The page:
Just as I had finished taking this picture I saw out of the corner of my eye a pinhole of light bouncing down the trail behind me. I flashed my light at the visitor a couple times so that I wouldn't startle him when he reached the arch, as he must have been sure that he'd be the first one there. After greeting him when he arrived, I turned back to look at the canyon and the sun had come up and the rocks had begun to glow red, just like in the many pictures I had seen of this place. I was content knowing that at least for this morning I had been the solitary witness to the waking moments of this landscape.

Saturday, June 11, 2011

The End of Antelope Canyon comes suddenly as you round this corner and the canyon walls melt away on either side to expose you once again to the sunlight which seems all the more harsh after the dim glow of the canyon. Walking through the canyon, its easy to imagine that you are in a cave. The lack of direct sunlight, especially when the sun stays low in the winter months keeps the canyon much cooler than the rest of the area. The Navajo guide that accompanied me told me that a shepherd had once used the canyon as a place to keep her flock safe from the sun in the summer months.

The canyon itself can become very dangerous after rainfall, with flash floods rushing through from rainstorms that may not even be overhead yet. The end of the canyon pictured here would be the upstream end. Standing there I tried to imagine water crashing around this bend, climbing 30 feet up the canyon wall. There is evidence for the height of these flash floods in the form of a tree trunk wedged between two rock faces 40 feet off the ground.

A slot canyon like antelope occurs when a drainage route for a large arid area passes over an especially hard region of stone. Rather than cutting a gently sloping V-shaped canyon into the stone, the flash floods rush through existing cracks in the stone. The path of erosion traces the crack and the canyon is cut deep rather than wide. The narrow, tortuous path creates eddies which in turn cut the curling crests that line the canyon walls, overlapping and blocking out the sun.

Sunday, April 10, 2011

Hiking in Death Valley is very different than hiking in Arches. In Arches, you want to walk everywhere but you can't; you're restricted to well maintained trails. This is necessary to protect the delicate microbial life that lives in a crust on the desert soil and makes plant life possible. Your wanderings are restricted to areas connected to trails or accessible over a path of bare sandstone. Death Valley has no such restrictions, you can hike anywhere you please. Hikers are free to make their own trails, and trails that have been made are very subtle and seem to disappear completely at some points. The majority of hiking in Death Valley takes place in canyons cut into the sides of the mountain ranges running through the valley. The valley floor appears almost as a vast inaccessible ocean that you cruise through in your car on the way to another canyon trail. Arches has its areas like this too; the petrified dunes are begging for a trail that would let hikers explore the vast field of navaho sandstone swells.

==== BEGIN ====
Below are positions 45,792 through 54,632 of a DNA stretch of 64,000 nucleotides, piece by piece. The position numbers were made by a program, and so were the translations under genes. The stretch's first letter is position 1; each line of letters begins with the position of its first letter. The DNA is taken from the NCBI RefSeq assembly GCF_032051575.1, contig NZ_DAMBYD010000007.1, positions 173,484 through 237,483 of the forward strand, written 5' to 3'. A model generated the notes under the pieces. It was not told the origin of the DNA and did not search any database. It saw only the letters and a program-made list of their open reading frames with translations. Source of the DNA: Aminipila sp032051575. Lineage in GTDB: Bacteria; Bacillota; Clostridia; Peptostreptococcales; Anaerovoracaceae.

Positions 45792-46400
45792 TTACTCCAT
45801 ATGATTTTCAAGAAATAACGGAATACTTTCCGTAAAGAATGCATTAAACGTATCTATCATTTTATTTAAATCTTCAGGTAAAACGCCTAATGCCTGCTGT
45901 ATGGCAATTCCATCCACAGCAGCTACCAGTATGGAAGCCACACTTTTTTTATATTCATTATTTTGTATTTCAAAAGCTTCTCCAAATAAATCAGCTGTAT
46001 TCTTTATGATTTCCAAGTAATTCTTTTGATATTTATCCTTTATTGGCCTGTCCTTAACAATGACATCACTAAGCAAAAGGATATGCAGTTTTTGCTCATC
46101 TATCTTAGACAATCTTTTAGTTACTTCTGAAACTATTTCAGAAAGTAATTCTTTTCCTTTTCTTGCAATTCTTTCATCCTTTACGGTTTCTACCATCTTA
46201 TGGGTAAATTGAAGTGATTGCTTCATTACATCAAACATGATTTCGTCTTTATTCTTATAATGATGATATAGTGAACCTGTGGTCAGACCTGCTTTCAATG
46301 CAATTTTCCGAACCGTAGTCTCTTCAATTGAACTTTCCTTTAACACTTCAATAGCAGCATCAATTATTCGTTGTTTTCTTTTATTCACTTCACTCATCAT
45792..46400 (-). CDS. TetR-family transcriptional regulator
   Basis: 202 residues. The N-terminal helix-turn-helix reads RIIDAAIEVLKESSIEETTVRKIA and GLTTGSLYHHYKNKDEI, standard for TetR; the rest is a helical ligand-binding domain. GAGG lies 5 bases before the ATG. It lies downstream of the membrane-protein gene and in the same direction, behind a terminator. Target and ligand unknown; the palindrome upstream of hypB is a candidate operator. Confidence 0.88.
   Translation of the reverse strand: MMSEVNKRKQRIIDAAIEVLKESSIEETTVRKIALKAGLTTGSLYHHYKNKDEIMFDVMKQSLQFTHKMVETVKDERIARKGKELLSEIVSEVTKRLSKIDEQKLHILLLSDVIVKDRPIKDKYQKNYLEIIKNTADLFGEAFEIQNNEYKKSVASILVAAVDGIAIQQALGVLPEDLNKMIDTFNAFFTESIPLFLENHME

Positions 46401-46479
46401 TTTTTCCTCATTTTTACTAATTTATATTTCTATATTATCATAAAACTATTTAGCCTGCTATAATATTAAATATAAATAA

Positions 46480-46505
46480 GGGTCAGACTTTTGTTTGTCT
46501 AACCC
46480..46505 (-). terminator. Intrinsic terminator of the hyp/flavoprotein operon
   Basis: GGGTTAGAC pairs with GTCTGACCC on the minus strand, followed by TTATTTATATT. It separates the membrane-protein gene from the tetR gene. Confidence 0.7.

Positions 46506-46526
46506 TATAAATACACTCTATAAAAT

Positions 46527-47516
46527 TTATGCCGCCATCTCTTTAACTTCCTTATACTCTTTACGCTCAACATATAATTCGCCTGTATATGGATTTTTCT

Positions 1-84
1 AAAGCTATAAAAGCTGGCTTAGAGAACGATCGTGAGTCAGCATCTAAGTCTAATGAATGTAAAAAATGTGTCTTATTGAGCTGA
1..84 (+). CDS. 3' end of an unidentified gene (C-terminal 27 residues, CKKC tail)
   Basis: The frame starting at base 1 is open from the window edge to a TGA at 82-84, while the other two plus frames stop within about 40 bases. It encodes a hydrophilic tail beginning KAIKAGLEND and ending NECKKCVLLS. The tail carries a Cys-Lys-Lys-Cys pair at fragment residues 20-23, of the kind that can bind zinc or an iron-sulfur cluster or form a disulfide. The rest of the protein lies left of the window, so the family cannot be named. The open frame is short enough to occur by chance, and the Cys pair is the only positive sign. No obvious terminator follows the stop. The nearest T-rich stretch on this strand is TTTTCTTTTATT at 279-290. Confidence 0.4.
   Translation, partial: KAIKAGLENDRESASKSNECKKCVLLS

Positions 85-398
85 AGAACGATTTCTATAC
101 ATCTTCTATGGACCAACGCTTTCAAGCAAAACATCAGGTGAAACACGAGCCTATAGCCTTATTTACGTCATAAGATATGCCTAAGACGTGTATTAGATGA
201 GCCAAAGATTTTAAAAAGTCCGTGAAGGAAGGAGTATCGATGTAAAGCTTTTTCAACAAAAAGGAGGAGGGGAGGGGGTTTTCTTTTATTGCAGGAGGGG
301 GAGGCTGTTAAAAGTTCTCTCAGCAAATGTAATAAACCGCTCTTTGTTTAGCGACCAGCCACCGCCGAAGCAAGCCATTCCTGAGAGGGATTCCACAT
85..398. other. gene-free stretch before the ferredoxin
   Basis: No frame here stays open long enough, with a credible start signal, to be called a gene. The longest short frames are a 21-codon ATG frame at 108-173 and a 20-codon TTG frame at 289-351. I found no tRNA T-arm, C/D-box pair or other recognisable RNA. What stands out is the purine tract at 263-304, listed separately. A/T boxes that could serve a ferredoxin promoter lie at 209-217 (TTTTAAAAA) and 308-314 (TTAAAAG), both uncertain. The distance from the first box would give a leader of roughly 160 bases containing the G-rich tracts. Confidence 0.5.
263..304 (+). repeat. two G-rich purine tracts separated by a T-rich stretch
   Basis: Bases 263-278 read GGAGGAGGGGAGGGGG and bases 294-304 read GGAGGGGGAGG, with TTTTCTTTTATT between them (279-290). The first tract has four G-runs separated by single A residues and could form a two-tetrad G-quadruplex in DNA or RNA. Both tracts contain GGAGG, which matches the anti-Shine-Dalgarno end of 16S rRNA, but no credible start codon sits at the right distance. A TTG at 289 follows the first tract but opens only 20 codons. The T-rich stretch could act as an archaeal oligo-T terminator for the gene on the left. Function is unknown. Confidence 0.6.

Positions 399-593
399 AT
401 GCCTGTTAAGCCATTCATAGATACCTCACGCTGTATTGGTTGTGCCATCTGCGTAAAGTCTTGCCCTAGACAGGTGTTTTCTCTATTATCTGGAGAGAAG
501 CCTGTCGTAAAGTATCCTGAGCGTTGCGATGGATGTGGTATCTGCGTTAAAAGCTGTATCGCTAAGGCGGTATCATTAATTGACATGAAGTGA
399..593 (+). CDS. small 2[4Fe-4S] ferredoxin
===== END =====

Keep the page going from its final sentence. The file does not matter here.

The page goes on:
This leads me to one of the problems I encountered with an extended stay in Death Valley. Hiking in the park, for all its vastness, lacks variety. The geology of the area has led to the creation of a number of canyons acting as conduits for rivers of gravel being slowly pulverized to dust as they flow. The majority of the trails follow these usually dry gravel gulches into the canyons at a slight uphill grade. Marching uphill on gravel is an experience akin to trying to walk up a sand dune. For every two steps taken forward, one step worth of forward progress will result. Gravel of fine in consistency slows you down further, while stones too large will quickly wear out your ankles. I found myself searching for a path of perfectly sized gravel to ease my passage. This also results in a constant crunching noise that will echo in your ears long after you leave the trail.

Where does all this gravel come from? It comes from the conglomerate rock canyon walls that replace the slick red sandstone you would find in Arches. Conglomerate rocks are those that consist of rock fragments that have been trapped in a cementing matrix of finer grained sediment. As a cat owner, my first reaction to these giant boulders of conglomerate was that they looked like giant clumps of kitty-litter strewn about a massive litter-box.